As a result, the correlator, illustrated in FIG. 6d, used to detect a signal is matched to like edge sets and is used to determine the dominant or stronger signal. Accordingly, as illustrated in FIGS. 6b-6d, the correlator, represented by wave form 240, searches for the expected relatively strong signal represented by wave forms 239 and 239', providing an output wave form 242', in which the zero reference 244 identifies a center location 246' between the wave forms 239 and 239' representative of the like edge pair or set 28'. Similarly, the correlator wave form 240 may be used to detect the relatively strong signals 236 and 236' associated with the like edge pair or set 26', resulting in a correlator output wave form 242, in which the zero reference 244 is used to obtain a center location 246 between the wave forms 236 and 236' representative of the like edge pair or set 26'. The detected locations 246 and 246' are averaged to establish a determined central location 248 illustrated in FIG. 6f, which is the detected center or location of the center C of the target formed by wafer marks 16'.
Accordingly, the present invention according to the above embodiment has resulted in the quite unexpected result of increasing the accuracy of the detection of wafer marks or targets irrespective of substrate, class or type of wafer mark or target. It should be appreciated that due to the multiple processing steps in semiconductor fabrication, often the signals obtained from the wafer targets or marks are relatively weak and often very hard to detect. The present invention provides an advantage in that it selects the stronger of relatively weak signals and is able to detect them through large amounts of noise to ascertain the location or center of a wafer target that may otherwise be undetectable or uncertain.
Additionally, it should readily be appreciated that the present invention, by matching like edges, provides more accurate and relatively process insensitive position and alignment information which is used to more accurately align a reticle or mask and a wafer during sequential semiconductor manufacturing processing steps. Therefore, the art of semiconductor device manufacturing is advanced supporting the ever decreasing line width or feature size requirements of smaller, more densely populated semiconductor devices, thereby contributing to production of more efficient and faster electronic circuits.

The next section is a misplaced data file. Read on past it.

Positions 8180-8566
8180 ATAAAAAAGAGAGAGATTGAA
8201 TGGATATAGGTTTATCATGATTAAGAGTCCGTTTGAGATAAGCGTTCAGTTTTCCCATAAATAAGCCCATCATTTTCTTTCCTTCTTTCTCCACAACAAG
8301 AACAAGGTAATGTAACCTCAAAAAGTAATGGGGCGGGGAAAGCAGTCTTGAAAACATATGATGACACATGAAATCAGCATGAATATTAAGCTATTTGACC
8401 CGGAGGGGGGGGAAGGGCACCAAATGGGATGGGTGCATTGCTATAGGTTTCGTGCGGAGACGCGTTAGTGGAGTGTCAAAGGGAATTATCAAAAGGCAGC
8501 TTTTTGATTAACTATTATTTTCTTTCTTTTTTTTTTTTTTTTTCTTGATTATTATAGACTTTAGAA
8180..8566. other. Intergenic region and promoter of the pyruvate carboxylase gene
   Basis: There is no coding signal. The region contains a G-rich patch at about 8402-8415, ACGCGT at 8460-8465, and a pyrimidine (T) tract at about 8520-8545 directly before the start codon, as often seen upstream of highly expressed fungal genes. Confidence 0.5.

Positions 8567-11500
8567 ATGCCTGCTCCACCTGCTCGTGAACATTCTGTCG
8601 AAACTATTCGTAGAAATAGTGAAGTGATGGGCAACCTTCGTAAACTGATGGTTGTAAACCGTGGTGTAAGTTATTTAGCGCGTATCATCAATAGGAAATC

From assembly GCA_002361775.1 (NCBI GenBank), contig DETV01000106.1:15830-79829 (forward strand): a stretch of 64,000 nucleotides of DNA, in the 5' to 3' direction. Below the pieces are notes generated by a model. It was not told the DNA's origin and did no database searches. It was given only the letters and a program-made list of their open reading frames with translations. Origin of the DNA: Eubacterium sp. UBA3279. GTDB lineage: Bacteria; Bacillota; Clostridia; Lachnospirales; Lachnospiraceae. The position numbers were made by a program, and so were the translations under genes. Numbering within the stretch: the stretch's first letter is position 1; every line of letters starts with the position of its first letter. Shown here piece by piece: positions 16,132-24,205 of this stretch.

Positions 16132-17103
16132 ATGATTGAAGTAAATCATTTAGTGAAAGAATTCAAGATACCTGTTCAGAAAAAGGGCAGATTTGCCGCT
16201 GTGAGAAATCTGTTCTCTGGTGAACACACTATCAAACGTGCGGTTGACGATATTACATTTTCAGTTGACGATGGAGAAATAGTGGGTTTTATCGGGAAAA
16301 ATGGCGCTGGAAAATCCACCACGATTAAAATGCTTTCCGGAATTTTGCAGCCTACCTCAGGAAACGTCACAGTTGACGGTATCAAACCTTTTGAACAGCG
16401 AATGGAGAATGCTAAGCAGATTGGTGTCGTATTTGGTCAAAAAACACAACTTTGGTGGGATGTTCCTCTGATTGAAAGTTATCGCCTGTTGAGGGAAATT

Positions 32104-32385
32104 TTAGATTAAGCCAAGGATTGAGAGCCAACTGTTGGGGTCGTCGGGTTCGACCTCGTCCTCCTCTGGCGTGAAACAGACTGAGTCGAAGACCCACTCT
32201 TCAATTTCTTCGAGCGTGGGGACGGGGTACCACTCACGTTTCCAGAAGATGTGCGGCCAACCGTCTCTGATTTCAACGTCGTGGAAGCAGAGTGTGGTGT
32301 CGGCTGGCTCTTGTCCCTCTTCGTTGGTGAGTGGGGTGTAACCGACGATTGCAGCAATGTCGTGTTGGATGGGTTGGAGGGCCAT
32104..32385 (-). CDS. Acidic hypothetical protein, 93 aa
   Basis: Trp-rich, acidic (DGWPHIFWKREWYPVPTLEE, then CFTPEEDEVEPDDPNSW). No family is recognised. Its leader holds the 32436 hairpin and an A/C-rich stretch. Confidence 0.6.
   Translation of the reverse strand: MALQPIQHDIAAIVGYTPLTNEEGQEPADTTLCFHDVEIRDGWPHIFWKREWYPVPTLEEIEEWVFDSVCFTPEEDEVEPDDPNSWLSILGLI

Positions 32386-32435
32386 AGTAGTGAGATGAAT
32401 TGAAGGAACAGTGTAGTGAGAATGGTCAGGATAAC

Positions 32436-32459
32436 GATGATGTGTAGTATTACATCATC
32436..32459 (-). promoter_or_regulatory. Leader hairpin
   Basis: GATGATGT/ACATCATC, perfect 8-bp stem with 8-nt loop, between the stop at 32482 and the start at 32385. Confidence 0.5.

Additionally, although the preferred embodiment has been illustrated and described, it will be obvious to those skilled in the art that various modifications may be made without departing from the spirit and scope of this invention.
|Cited Patent||Filing date||Publication date||Applicant||Title|
|US4697087 *||Jul 31, 1986||Sep 29, 1987||The Perkin-Elmer Corporation||Reverse dark field alignment system for scanning lithographic aligner|
|US4719357 *||Jan 22, 1987||Jan 12, 1988||Canon Kabushiki Kaisha||Semiconductor circuit manufacturing apparatus having selectively operable detectors for effecting automatic alignment|
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|US5477057 *||Aug 17, 1994||Dec 19, 1995||Svg Lithography Systems, Inc.||Off axis alignment system for scanning photolithography|
|Citing Patent||Filing date||Publication date||Applicant||Title|
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|US6509952||May 23, 2000||Jan 21, 2003||Silicon Valley Group, Inc.||Method and system for selective linewidth optimization during a lithographic process|
|WO2016204878A1 *||May 5, 2016||Dec 22, 2016||Zygo Corporation||Displacement measurement of deformable bodies|
|U.S. Classification||356/400, 356/399|
|International Classification||G03F9/00, G03F7/20, H01L21/027|
|Cooperative Classification||G03F9/7088, G03F7/70358, G03F9/7092|
|European Classification||G03F9/70N, G03F7/70F28, G03F9/70M|
|Oct 16, 1996||AS||Assignment|
Owner name: SVG LITHOGRAPHY SYSTEMS, INC., CONNECTICUT
Free format text: ASSIGNMENT OF ASSIGNORS INTEREST;ASSIGNORS:MARKOYA, LOUIS;LYONS, JOSEPH;REEL/FRAME:008304/0666
Effective date: 19961015
|Jan 6, 2003||FPAY||Fee payment|
Year of fee payment: 4
|Jun 16, 2004||AS||Assignment|
Owner name: ASML HOLDING N.V., NETHERLANDS
Free format text: CONFIRMATORY ASSIGNMENT;ASSIGNOR:ASML US, INC.;REEL/FRAME:014734/0624
Effective date: 20031009
Owner name: ASML US, INC., ARIZONA
Free format text: MERGER;ASSIGNOR:ASM LITHOGRAPHY, INC. AND ASML US, LLC;REEL/FRAME:014734/0615
Effective date: 20021231
Owner name: ASML US, INC., ARIZONA
Free format text: MERGER;ASSIGNOR:SVG LITHOGRAPHY SYSTEMS, INC.;REEL/FRAME:014734/0588
Effective date: 20011231
Owner name: ASML US, LLC, DELAWARE
Free format text: CONVERSION;ASSIGNOR:ASML US, INC.;REEL/FRAME:014734/0603
Effective date: 20021004
|Dec 29, 2006||FPAY||Fee payment|
Year of fee payment: 8
|Jan 4, 2011||FPAY||Fee payment|
Year of fee payment: 12